Thursday, November 3, 2011

Fashion Poetry Festival

Fashion Poetry Festival

“Wilde Boys, a roving salon
for self-described queer poets”
—Patrick Huguenin, “The Wilde
Boys Salon, for Poetry or Maybe
a Hot Date,” Style and Fashion,
The New York Times 11/2/2011

The Fashion in Poetry Festival is proud to present a special edition of Wilde Boys, an intoxicating exploration of costume and fashion as a form of poetic spectacle throughout the modern gay NYC poetry scene.

The program highlights those episodes in New York City which most distinctly foreground costume, adornment, and styling as vehicles of sensuous pleasure and poetic enchantment.

New fashionable underground poets like Anne Howe, Alex Dimitrov, Kenneth Dingwanger, Jack Smooch, Jose Rodriguez-Lorca, and Stanley Kowalski constitute one such episode. Their exquisitely decadent, highly stylized visions full of lyrical fascination with style, fashion, jewelry, textures, layers, luxurious fabrics, and make-up unlock the opulence of earlier periods of popular poetry, especially “spectacle” Weimar cabaret performances of the 1930s with such stylish fashions & exotica as Marlene Dietrich doing “Voodoo Love” in tres chic young apeboy nightclub drag in the exquisitely infamous “Blonde Venus” (1932).

The program forges a link with the characteristic visual intensity of Frank O’Hara’s New York School from the ancient 1950s poetics with its rather naïve, cosmopolitan, pre-Aids, dreamlike, sexy, marvelous world of risqué bars & Fire Island beaches of death. In O'Hara's magical and sometimes phantasmagorical tableaux, costume and artifice was more than just simply for cruising and display.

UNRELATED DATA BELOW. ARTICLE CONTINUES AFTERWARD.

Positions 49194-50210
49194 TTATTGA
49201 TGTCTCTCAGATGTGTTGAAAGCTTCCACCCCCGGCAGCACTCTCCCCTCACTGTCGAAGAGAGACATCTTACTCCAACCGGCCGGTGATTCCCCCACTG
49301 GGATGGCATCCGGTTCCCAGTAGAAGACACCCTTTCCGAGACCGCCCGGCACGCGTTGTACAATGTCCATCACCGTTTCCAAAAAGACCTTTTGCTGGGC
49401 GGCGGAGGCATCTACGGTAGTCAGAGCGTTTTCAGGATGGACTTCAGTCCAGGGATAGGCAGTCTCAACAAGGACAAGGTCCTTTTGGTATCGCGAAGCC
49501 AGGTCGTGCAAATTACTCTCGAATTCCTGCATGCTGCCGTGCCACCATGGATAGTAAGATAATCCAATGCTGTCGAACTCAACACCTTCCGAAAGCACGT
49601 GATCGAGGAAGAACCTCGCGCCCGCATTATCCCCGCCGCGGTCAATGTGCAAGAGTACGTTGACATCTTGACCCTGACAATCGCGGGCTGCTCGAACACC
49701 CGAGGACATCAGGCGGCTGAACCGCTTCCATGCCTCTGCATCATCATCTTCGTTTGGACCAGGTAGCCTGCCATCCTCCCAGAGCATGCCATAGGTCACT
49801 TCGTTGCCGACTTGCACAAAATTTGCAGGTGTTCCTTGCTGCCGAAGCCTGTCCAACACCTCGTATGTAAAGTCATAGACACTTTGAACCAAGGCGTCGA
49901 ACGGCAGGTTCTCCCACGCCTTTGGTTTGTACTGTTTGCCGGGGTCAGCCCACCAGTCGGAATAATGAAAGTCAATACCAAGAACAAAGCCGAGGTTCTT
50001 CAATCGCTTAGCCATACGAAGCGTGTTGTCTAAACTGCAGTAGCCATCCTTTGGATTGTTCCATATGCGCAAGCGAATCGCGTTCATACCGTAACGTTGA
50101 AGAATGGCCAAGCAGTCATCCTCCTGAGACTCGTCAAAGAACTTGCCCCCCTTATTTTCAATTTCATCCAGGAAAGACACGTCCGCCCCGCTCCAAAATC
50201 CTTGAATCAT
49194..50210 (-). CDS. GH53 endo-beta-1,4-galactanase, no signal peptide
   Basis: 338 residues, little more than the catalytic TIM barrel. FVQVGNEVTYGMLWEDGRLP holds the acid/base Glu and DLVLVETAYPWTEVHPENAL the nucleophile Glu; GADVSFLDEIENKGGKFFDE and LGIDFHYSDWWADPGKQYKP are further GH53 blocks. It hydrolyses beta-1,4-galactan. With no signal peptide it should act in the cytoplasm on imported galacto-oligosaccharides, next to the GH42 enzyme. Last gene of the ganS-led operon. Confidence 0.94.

Instead, the new gay Fashion Poetics dazzles, seduces, surprises, and dramatically metamorphoses—into a new type of special effect. Boys of Paradise delves into the archives to show that costume and adornment have often been a key component in chic American poetics and has, from early on, proved absolutely vital in showcasing such basic properties as voice, movement, change, light and, of course, color.

Stressing the aesthetic aspects of fashion poetry, the program suggests one way of closing the cleavage (or at least temporarily suspending the opposition) between str8t avant-garde poetics and gay commercial poetry. This is very much in the spirit of such progressive journals as the pre-war French Cinéa-Ciné pour tous and the post-war American Film Culture, and of course, it’s this very attitude of experimental poetics & filmmakers collaborating in the YouTube future that has publishers entranced, now that all the chain-bookstores are folding because of the rather rude Miss Gutenberg Internet Revolution.

The Fashion Poetry Festival took place in Paris and its next venue will be at the Museum of the Moving Image and The Graduate Center, CUNY this April and May, followed by a symposium with screenings at Yale University in November.

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